wholesale accounts, have significant D-I-Y sales. The Company also competes

with other automotive specialty retailing chains and, in certain product

categories, such as oil and filters, with discount and general merchandise

stores. The principal competitive factors which affect the Company's business

are store location, customer service, product selection and quality, and price.

While AutoZone believes that it competes effectively in its various geographic

areas, certain of its competitors have substantial resources or have been

operating longer in particular geographic areas.
TRADEMARKS
The Company has registered several service marks and trademarks in the

United States Patent and Trademark office, including its service mark

"AutoZone" and its trademarks "AutoZone," "Duralast," "Valucraft," "Ultra

Spark," "Deutsch," "Albany" and "Alldata". The Company believes that the

"AutoZone" service mark and trademarks have become an important component in

its merchandising and marketing strategy.
7
EMPLOYEES
As of August 31, 1996, the Company employed approximately 26,800 persons,

approximately 18,700 of whom were employed full-time. Approximately 86% of the

Company's employees were employed in stores or in direct field supervision,

approximately 7% in distribution centers and approximately 7% in corporate and

support functions.
The Company's employees currently are not members of any unions. The

Company has never experienced any material labor disruption. Management

believes that its labor relations are generally good.
ITEM 2 PROPERTIES
The following table sets forth certain information concerning AutoZone's

principal properties:
SQUARE NATURE OF

LOCATION PRIMARY USE FOOTAGE OCCUPANCY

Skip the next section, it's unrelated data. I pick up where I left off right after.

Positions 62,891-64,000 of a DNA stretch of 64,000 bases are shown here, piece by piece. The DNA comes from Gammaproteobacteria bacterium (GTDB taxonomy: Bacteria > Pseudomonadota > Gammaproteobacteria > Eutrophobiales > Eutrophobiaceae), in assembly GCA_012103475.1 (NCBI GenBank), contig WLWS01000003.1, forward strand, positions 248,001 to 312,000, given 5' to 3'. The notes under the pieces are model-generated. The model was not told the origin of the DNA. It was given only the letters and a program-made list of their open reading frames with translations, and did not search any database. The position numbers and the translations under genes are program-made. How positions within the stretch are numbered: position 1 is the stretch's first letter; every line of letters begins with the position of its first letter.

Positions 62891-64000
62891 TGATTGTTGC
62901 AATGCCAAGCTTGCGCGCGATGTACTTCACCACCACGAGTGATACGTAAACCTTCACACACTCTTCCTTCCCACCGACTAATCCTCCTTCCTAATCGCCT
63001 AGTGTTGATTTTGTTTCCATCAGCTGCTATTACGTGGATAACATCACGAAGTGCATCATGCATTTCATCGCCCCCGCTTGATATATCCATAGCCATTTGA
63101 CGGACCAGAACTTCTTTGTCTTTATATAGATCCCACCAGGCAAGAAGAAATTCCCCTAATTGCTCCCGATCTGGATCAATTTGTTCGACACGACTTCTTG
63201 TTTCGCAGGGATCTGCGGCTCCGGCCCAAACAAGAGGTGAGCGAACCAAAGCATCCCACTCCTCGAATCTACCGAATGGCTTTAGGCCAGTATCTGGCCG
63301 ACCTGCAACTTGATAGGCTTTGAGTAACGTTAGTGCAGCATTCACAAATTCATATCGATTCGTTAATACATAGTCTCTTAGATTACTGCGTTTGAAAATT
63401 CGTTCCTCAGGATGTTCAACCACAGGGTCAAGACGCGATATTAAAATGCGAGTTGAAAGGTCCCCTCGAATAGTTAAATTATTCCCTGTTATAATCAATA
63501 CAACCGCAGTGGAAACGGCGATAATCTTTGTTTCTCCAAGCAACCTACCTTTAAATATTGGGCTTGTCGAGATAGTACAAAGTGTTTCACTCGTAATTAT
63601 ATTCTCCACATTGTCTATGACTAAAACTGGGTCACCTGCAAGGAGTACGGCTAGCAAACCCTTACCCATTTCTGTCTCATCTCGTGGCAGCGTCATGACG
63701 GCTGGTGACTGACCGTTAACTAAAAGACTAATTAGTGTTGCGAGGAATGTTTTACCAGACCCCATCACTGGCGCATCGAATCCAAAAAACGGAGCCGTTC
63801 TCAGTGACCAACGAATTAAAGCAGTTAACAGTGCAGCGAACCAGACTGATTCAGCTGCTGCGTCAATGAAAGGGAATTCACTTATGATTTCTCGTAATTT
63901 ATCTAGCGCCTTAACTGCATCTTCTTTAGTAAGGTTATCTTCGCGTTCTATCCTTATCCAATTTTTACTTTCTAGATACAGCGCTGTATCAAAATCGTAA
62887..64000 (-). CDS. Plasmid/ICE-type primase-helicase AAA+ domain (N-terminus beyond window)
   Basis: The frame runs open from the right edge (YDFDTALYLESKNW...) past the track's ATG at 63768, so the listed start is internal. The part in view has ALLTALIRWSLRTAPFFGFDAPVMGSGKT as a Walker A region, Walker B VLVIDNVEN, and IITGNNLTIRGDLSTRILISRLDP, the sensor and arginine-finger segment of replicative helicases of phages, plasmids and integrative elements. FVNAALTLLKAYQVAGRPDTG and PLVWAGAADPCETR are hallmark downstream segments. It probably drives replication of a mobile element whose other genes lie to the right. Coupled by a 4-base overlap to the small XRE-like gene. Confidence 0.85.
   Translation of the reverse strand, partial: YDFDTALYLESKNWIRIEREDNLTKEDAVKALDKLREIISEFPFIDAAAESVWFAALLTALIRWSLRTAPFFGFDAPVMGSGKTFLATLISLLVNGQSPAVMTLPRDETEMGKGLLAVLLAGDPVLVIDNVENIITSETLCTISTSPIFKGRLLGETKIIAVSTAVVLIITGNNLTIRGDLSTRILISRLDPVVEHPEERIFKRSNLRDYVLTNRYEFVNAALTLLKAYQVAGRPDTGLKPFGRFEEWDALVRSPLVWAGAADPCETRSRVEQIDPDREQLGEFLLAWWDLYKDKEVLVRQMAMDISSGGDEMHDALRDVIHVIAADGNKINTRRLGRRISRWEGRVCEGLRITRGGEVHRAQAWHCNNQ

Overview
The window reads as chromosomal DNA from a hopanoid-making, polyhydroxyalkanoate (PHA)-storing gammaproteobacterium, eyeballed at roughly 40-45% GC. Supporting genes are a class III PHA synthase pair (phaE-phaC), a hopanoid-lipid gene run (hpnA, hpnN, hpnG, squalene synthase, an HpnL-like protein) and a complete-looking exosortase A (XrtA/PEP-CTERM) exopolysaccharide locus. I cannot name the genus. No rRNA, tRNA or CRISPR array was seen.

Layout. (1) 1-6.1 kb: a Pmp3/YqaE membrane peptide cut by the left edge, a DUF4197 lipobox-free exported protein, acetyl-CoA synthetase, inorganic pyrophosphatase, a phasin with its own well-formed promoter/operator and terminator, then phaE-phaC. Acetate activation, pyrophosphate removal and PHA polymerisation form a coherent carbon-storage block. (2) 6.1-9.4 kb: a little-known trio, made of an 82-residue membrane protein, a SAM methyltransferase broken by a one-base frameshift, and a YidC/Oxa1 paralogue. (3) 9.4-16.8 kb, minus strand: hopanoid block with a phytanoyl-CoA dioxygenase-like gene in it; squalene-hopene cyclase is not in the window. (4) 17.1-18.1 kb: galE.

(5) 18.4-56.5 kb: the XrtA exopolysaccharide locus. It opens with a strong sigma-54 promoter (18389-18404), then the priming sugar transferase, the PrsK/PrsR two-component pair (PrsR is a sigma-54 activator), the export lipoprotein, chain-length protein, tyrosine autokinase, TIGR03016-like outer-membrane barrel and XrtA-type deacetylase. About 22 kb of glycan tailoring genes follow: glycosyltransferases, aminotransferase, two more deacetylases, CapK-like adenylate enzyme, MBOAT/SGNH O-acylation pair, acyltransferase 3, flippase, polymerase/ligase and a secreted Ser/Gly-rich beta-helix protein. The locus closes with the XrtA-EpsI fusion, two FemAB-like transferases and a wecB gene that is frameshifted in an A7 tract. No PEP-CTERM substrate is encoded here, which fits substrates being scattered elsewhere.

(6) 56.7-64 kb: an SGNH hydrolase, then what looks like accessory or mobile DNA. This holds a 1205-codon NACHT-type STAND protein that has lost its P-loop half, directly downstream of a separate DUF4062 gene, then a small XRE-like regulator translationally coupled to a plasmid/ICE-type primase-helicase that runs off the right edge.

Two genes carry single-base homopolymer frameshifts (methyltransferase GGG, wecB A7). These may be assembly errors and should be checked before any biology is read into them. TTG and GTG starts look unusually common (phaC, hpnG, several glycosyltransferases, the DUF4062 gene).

-------- ----------- ------- ----------
Memphis, TN Corporate and Administrative Office 360,000 Owned

Lavonia, GA Distribution Center 421,700 Owned

Lexington, TN Distribution Center 341,000 Owned

Danville, IL Distribution Center 304,500 Owned

Memphis, TN Express Parts Warehouse 233,100 Leased

Lafayette, LA Distribution Center 464,000 Owned

San Antonio, TX Distribution Center 217,000 Owned

Phoenix, AZ Distribution Center 212,000 Owned

Zanesville, OH Distribution Center 550,000 Owned
The Company relocated its headquarters in Memphis, Tennessee in October

1995 and completed the sale of its former headquarters in December 1995. The

Company opened a new distribution center in Zanesville, Ohio in February 1996.

The lease of the Express Parts warehouse in Memphis expires in March 2000. The

Company also rents additional warehouse space, various district offices and

training and other office facilities which are not material in the aggregate.
At August 31, 1996, the Company leased 538 and owned 885 of its 1,423 store

properties. Original lease terms generally range from five to 20 years with

renewal options. Leases on 248 stores that are currently operating expire

prior to the end of fiscal 2001; however, leases on 231 of such stores contain

renewal options.

ITEM 3 LEGAL PROCEEDINGS
AutoZone is a party to various claims and lawsuits arising in the ordinary

course of business. The Company does not believe that such claims and lawsuits,

singularly or in the aggregate, will have a material adverse effect on its